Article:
The Graveyard Shift has some new friends – the folks at TNT and Southland. It seems they’d been following our Castle reviews and asked if we’d have a look at their new series that’s premiering on TNT tonight. Well, I watched what they sent me, and believe it or not, the police procedure is pretty darn good. The writers and directors have even taken the time to inject wonderfully realistic little details you don’t normally find in shows like this. For example, patrol officers wear actual vests (you can see the outlines beneath their uniform shirts just like in real life. They also perform police procedures like real cops (You’ll have to watch the show to see for yourself. No spoilers today). If the rest of the season is as a good as what I’ve seen so far, we’ll certainly be providing you with some great police/forensics information based on upcoming episodes.

The show looks very, very promising, and I’m looking forward to writing a few of my Castle-style reviews for this series. I’ll have the first one ready for you Wednesday morning, along with a few insider tidbits about the show. If you have a chance, watch the season opener and then let’s pick it apart Wednesday morning during the review. I hope everyone enjoys the show, and I can’t wait to hear your thoughts about it.

The series premieres tonight at 10pm on TNT. The network says, “They Know Drama.” We’ll see how realistic that drama really is, won’t we…

*TNT Photos

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Writers Police Academy

* FYI – If you have chance , please stop by Murderati. Cornelia Read invited me over there to grill me about the Writers’ Police Academy.

* Important Notice – We are very, very close to reaching capacity for the FATS training. So close, I can actually see the last seat in the class. Please register now to reserve your spot!

The Don Knotts Silver Bullet Novel Writing Contest is now open!

The Don Knotts Silver Bullet Contest Award winner will receive The Silver Bullet Award, free Writers’ Police Academy registration ($235 value), and have the opportunity to submit their entire manuscript to one of the judges (to be determined later based upon the genre and work itself). Additional prizes forthcoming. Here’s your chance to get your work in front of top agents and publishers! The contest is open to the general public and writers from all genres, not just academy registrants and mystery writers!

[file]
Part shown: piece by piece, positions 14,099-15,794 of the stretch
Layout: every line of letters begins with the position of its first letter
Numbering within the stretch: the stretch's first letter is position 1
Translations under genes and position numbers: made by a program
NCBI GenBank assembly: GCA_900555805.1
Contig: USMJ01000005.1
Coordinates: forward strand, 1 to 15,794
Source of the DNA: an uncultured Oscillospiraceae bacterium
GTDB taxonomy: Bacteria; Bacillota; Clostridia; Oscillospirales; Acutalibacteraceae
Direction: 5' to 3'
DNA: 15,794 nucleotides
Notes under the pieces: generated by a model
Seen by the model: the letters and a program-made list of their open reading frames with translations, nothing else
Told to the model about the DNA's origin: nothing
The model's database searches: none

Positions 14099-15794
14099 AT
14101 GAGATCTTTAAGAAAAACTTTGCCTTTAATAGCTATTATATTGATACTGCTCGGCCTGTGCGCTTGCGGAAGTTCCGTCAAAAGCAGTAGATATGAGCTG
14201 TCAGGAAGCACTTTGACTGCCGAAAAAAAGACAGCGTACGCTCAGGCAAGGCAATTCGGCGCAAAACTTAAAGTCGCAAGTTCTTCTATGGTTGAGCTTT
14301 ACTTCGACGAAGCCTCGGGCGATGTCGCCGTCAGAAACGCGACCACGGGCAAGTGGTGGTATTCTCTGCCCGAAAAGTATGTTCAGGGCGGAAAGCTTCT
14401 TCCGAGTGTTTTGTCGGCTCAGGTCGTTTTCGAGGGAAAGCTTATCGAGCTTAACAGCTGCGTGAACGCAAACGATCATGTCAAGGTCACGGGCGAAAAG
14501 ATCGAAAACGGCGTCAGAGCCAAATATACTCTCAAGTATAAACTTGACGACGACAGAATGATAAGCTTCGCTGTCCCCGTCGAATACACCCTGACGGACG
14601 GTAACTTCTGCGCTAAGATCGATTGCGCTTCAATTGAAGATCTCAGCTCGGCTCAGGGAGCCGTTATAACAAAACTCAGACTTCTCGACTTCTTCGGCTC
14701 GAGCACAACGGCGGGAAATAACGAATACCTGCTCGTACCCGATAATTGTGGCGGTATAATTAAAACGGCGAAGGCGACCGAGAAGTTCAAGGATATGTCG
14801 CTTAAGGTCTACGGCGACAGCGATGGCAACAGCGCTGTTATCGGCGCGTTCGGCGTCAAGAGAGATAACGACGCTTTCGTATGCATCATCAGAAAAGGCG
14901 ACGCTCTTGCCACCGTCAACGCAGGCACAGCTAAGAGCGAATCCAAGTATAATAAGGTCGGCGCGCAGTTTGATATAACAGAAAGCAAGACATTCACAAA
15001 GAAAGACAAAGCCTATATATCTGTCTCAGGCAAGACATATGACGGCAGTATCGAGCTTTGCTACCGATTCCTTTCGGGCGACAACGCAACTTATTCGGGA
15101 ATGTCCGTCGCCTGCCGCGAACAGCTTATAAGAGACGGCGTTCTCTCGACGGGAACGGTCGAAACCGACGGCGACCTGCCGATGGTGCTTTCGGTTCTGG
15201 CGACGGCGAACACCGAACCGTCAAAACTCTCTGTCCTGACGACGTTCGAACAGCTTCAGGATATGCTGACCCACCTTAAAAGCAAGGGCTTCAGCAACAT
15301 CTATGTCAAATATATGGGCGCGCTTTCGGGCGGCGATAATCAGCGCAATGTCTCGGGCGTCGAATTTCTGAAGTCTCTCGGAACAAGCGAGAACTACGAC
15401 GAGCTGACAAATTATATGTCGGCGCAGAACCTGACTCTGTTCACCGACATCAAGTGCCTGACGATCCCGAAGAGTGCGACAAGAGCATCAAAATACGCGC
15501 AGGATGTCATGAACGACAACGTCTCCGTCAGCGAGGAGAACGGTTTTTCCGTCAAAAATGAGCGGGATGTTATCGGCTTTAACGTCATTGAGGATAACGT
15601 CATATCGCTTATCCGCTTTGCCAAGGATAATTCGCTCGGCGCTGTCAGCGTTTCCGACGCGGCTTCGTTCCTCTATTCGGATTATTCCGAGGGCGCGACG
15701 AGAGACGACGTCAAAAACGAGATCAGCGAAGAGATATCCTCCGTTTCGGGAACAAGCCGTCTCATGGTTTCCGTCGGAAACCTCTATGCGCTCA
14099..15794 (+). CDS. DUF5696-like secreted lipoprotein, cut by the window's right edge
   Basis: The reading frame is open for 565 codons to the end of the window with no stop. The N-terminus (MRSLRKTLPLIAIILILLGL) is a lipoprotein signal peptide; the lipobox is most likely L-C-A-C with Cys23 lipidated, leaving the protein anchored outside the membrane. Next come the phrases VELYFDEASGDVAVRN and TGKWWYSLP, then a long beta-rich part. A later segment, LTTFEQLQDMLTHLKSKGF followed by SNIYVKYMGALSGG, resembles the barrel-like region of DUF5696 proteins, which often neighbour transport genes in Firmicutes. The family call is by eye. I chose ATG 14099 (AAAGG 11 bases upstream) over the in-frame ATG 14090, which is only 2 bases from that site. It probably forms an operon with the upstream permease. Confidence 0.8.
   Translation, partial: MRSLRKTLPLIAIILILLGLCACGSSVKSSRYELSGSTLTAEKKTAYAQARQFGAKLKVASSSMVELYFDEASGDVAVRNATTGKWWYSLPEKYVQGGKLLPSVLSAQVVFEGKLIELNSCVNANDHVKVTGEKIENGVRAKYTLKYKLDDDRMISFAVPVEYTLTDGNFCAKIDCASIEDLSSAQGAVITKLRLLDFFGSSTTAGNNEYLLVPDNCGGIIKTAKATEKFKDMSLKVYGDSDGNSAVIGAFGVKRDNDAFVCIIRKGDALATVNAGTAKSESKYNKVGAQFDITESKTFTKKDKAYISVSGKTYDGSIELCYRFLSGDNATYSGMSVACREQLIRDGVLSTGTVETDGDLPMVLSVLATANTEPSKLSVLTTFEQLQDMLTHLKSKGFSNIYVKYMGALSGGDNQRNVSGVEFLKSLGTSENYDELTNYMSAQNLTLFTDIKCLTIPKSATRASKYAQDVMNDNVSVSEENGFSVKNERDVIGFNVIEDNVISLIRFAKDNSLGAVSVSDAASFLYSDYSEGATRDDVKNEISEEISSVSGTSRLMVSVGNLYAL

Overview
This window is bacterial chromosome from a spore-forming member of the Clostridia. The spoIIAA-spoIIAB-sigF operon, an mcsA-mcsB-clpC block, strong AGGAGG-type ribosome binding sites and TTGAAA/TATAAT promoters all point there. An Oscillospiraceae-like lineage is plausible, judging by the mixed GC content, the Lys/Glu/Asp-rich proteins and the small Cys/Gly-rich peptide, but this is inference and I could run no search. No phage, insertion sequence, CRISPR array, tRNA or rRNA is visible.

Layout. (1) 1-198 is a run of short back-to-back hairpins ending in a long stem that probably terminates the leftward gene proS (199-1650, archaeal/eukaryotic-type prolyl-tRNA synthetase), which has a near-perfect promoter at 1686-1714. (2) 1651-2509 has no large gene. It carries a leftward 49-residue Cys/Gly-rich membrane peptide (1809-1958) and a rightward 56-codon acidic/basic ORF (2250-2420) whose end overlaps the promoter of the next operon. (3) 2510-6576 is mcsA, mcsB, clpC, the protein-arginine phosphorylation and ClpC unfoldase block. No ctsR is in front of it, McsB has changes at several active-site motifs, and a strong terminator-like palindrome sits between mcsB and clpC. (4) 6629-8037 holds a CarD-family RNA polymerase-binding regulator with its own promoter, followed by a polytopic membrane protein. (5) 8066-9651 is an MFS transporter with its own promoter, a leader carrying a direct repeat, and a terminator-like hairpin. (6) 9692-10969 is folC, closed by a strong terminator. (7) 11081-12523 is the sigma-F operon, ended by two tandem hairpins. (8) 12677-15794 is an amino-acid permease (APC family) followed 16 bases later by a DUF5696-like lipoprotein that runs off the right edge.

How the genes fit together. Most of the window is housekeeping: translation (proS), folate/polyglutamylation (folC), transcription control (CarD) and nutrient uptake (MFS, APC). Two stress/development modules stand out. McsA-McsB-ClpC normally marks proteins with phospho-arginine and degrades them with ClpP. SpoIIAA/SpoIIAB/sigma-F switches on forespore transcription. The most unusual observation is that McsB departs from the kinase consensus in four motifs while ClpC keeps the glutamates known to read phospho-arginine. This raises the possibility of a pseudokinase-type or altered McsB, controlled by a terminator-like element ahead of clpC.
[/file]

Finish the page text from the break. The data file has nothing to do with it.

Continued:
Please visit the Writers’ Police Academy website for details. www.writerspoliceacademy.com

Contest judges are:

Annette Rogers, Acquisitions Editor of the Poisoned Pen Press, searches for new, unpublished mystery writers. Recent successes include Carolyn Wall SWEEPING UP GLASS, Jeffrey Siger MURDER ON MYKONOS, and Edward Ifkovic LONE STAR. In addition she evaluates and edits manuscripts, corresponds with writers and agents, and fends off Facebook friend requests. Rogers published a bestselling travel book on EGYPT-translated into six languages, wrote for O, The Oprah Magazine, and covered court hearings on the Mormon Bomber case for Time/Life. She has a Masters Degree in History and English. www.poisonedpenpress.com

Benjamin LeRoy is a founder of Tyrus Books-a publisher specializing in crime and dark literary fiction. Before starting Tyrus in July of 2009, he founded and ran Bleak House Books. He lives in Madison, WI where he works on his own writing and is endlessly fascinated with the history of baseball. www.tyrusbooks.com

Elizabeth Pomada worked at David McKay, Holt Rinehart & Winston, and the Dial Press in New York City before moving to San Francisco in 1970 with her partner and husband, Michael Larsen. Together, they started Michael Larsen – Elizabeth Pomada Literary Agents in 1972. Since then, they have sold books from hundreds of authors to more than 100 publishers. Elizabeth is a member of the Association of Author’s Representatives, The Author’s Guild, ASJA, WNBA and co-founder with Michael of the San Francisco Writers Conference and the Writing for Change conference. www.larsen-pomada.com